The Acting Secretary of State to Senator James W. Wadsworth

My Dear Senator Wadsworth: In reply to your letter of October 20, 1919,26 concerning the so-called blockade of Petrograd, I beg to inform you that, so far as the United States is concerned, no blockade exists. It is the present policy of this Government, however, to refuse export licenses for shipments to Russian territory under Bolshevik control and to refuse clearance papers to American vessels seeking to depart for Petrograd, the only remaining Bolshevik port. As you are aware, these measures cannot be continued after the ratification of peace, unless there is new legislation.

The policy of non-intercourse with territory under Bolshevik control is based chiefly on two considerations. It is the declared purpose of the Bolsheviks in Russia to carry revolution throughout the world. They have availed themselves of every opportunity to initiate in the United States a propaganda aimed to bring about the forcible overthrow of our present form of Government. They have at their disposition in Russia a large quantity of gold, being partly a residue of the former Russian gold reserve and partly a reserve of gold belonging to the Roumanian Government which was stored in Moscow for safe keeping at the time of the German advance into Roumania. It is considered important that the Bolsheviks should not be given the means through commercial transactions to bring this gold into the United States where it could be used to sustain their propaganda of violence and unreason.

The second consideration relates to the control which the Bolsheviks exercise over the distribution of necessities. All foreign trade has been “nationalized.” This means that there can be no dealing except with the Bolshevik authorities. Moreover, since the fall of 1918 the Bolsheviks have maintained a system of discrimination in the distribution of food. The population is divided into categories along occupational and class lines, and receives food, so far as food may be available, in accordance with a scale which is adjusted with a view to the maintenance of the Bolsheviks in power and the fulfilment of their program for the extinction of the middle classes. The ration given to members of the Red Army is estimated, in the official Bolshevik gazette of February 6, 1919, to be three times the average for the several categories of the civil population. It has seemed altogether inadmissible that food and other necessities of American origin should be allowed to become the means of sustaining such a program of political oppression.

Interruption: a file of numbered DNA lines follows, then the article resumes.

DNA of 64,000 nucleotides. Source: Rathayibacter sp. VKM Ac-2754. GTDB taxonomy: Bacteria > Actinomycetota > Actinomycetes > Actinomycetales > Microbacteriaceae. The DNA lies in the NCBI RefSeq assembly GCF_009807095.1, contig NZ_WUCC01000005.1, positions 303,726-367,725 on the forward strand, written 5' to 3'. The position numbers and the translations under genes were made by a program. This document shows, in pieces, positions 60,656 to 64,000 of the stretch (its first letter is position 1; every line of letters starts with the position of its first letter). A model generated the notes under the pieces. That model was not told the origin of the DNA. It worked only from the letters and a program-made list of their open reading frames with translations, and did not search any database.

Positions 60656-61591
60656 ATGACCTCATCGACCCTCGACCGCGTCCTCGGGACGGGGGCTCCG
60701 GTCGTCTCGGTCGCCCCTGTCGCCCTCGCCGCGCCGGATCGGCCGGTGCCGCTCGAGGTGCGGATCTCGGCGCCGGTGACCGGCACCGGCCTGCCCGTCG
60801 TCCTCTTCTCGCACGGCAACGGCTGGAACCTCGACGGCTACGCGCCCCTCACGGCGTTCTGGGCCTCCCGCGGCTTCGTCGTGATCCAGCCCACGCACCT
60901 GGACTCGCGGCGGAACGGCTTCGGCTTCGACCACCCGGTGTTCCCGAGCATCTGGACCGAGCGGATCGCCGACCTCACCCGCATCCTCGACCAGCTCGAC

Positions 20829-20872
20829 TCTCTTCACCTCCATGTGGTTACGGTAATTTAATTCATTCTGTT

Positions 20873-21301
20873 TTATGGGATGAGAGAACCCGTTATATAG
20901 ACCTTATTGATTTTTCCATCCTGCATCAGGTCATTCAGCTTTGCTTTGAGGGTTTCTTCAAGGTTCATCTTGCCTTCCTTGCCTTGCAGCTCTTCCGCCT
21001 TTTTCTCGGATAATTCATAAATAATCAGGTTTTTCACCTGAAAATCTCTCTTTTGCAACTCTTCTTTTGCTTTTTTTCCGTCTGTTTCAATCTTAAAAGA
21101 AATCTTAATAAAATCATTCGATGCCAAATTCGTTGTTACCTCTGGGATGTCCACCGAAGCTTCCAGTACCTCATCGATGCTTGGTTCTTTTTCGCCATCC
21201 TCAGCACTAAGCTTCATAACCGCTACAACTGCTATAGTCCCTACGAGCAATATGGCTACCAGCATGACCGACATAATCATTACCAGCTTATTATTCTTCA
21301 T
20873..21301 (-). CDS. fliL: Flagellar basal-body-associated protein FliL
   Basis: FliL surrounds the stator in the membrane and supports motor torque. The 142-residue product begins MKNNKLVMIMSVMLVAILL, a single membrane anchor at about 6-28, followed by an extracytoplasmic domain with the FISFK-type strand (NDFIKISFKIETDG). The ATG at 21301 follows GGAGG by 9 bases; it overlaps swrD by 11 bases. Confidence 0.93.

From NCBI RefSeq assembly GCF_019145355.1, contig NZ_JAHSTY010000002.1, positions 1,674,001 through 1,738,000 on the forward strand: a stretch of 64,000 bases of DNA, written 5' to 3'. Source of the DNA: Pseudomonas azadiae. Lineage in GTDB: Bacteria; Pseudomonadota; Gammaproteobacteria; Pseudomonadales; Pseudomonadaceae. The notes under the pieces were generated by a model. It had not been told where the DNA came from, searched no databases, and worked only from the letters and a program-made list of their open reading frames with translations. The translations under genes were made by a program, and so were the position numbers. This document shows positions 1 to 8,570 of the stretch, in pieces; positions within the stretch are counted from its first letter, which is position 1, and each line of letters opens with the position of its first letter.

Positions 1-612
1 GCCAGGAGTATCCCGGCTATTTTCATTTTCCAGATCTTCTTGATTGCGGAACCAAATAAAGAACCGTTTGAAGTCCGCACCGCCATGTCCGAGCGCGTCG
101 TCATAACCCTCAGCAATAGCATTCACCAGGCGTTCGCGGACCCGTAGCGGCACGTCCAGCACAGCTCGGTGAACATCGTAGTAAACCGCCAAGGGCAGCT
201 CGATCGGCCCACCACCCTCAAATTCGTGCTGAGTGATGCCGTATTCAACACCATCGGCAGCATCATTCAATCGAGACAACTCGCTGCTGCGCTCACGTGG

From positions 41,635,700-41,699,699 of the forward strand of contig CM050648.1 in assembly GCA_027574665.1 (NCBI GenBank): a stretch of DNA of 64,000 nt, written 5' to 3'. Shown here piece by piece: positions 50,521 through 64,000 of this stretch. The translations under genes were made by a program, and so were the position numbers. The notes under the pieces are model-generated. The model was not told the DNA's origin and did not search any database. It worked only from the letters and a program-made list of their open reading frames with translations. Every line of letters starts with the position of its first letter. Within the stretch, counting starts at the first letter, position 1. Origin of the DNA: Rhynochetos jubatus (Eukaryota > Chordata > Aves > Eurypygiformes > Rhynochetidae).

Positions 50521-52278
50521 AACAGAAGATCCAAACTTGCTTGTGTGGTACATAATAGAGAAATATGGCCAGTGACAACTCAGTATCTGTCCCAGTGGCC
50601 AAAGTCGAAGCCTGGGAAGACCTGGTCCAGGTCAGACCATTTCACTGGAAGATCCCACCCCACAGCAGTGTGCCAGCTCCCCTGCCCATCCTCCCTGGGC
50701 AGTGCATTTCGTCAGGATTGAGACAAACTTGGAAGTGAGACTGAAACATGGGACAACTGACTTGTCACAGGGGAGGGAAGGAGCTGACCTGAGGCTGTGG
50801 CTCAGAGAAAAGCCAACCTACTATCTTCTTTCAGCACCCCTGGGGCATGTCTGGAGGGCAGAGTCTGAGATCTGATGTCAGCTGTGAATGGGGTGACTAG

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The Government has not been unmindful of the material distress of many innocent people within the Bolshevik lines. An attempt was made last spring to provide for the relief of these people through the cooperation of a neutral commission to be headed by Dr. Nansen. The project failed because the Bolsheviks declined to agree to the cessation of hostilities which was considered an indispensable prerequisite. The Department of State has subsequently studied other means by which necessities might be provided for the people of Central Russia without being used for purposes of political constraint and wholesale class destruction. No feasible project has yet been found but the problem continues to receive attention.

In the meantime provision has been made for the immediate relief of the people in any areas which may be freed from Bolshevik control as a result of current military operations. Stores of food estimated to be adequate for the relief of Petrograd for nearly one month were delivered to Russians by the American Relief Administration and are now at Viborg, Finland, whence they can be transported to Petrograd whenever that city may come under the control of authorities with whom it is possible to deal. Definite arrangements have, moreover, been made with the United States Grain Corporation to provide further shipments of flour for this region, in the event of its liberation, and for the people in the north of Russia, which is under the control of a democratic government.

I am [etc.]

William Phillips
  1. Not printed.